The court and counsel made appropriate arrangements for the video conference to take place at the courthouse, but - notwithstanding the explicit warning in the scheduling order - plaintiff refused to participate at the scheduled time, complaining about the prison's policy requiring the presence of a corrections officer in the conference room. The court was unable to resolve the matter to plaintiff's satisfaction, and adjourned the video conference.

In the meantime, plaintiff's counsel moved to withdraw from his assigned representation, citing plaintiff's refusal to assist in the preparation for trial compounded by the inability of counsel to earn plaintiff's trust and confidence (see Item 179). In an order dated December 14, 2005, the court granted counsel's motion to withdraw and declined to appoint another attorney, noting not only plaintiff's ability to adequately present his case without the assistance of counsel, but also his demonstrated inability to engage in a productive attorney-client relationship with many of the lawyers who have been assigned by this court to assist him with his cases (see Item 187).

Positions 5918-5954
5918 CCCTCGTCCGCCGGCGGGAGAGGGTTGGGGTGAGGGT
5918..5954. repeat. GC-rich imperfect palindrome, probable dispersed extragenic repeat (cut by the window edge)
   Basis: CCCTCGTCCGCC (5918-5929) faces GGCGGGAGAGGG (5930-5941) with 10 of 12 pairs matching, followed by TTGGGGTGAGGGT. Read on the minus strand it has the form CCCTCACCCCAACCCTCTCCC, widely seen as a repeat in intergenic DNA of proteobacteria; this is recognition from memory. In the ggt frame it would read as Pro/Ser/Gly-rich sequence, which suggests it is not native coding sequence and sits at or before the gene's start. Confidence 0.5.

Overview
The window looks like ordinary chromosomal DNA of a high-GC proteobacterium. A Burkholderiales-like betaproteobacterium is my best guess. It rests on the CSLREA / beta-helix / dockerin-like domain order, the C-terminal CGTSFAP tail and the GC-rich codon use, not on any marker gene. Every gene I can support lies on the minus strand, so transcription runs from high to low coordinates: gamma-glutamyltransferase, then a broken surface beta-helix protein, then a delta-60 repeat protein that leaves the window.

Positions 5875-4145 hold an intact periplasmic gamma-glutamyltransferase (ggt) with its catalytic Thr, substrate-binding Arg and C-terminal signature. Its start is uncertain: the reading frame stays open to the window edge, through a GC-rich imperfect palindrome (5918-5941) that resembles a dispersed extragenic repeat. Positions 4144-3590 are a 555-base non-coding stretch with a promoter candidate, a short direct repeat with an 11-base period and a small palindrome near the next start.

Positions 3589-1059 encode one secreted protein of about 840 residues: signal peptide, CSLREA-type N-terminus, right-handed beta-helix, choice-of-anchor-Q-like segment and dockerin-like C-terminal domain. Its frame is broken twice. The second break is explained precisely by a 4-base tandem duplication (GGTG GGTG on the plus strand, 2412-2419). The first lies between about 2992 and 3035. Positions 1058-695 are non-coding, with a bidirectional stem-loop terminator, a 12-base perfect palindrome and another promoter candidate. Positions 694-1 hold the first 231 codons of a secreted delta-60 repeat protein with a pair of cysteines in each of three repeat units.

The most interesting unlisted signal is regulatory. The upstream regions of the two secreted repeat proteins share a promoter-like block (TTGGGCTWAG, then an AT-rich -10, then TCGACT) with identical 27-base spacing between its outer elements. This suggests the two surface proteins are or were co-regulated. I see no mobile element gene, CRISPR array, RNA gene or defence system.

On January 5, 2006, plaintiff submitted a motion seeking the court's recusal and requesting permission to take an interlocutory appeal from the order granting counsel's motion to withdraw. This motion was denied on February 11, 2006 (Item 189), and no further action was taken in the case until May 7, 2008, when the court issued an order to show cause why the case should not be dismissed for failure to prosecute (Item 190). Following the court's order, on July 20, 2008, defendant filed the present motion to dismiss (Item 194), and on September 4, 2008, plaintiff filed his response (Items 197 & 198). No further action has been taken in the case.


Rule 41(b) of the Federal Rules of Civil Procedure provides that: If the plaintiff fails to prosecute or to comply with these rules or a court order, a defendant may move to dismiss the action or any claim against it. Unless the dismissal order states otherwise, a dismissal under this subdivision (b) and any dismissal not under this rule -- -- except one for lack of jurisdiction, improper venue, or failure to join a party under Rule 19 -- -- operates as an adjudication on the merits.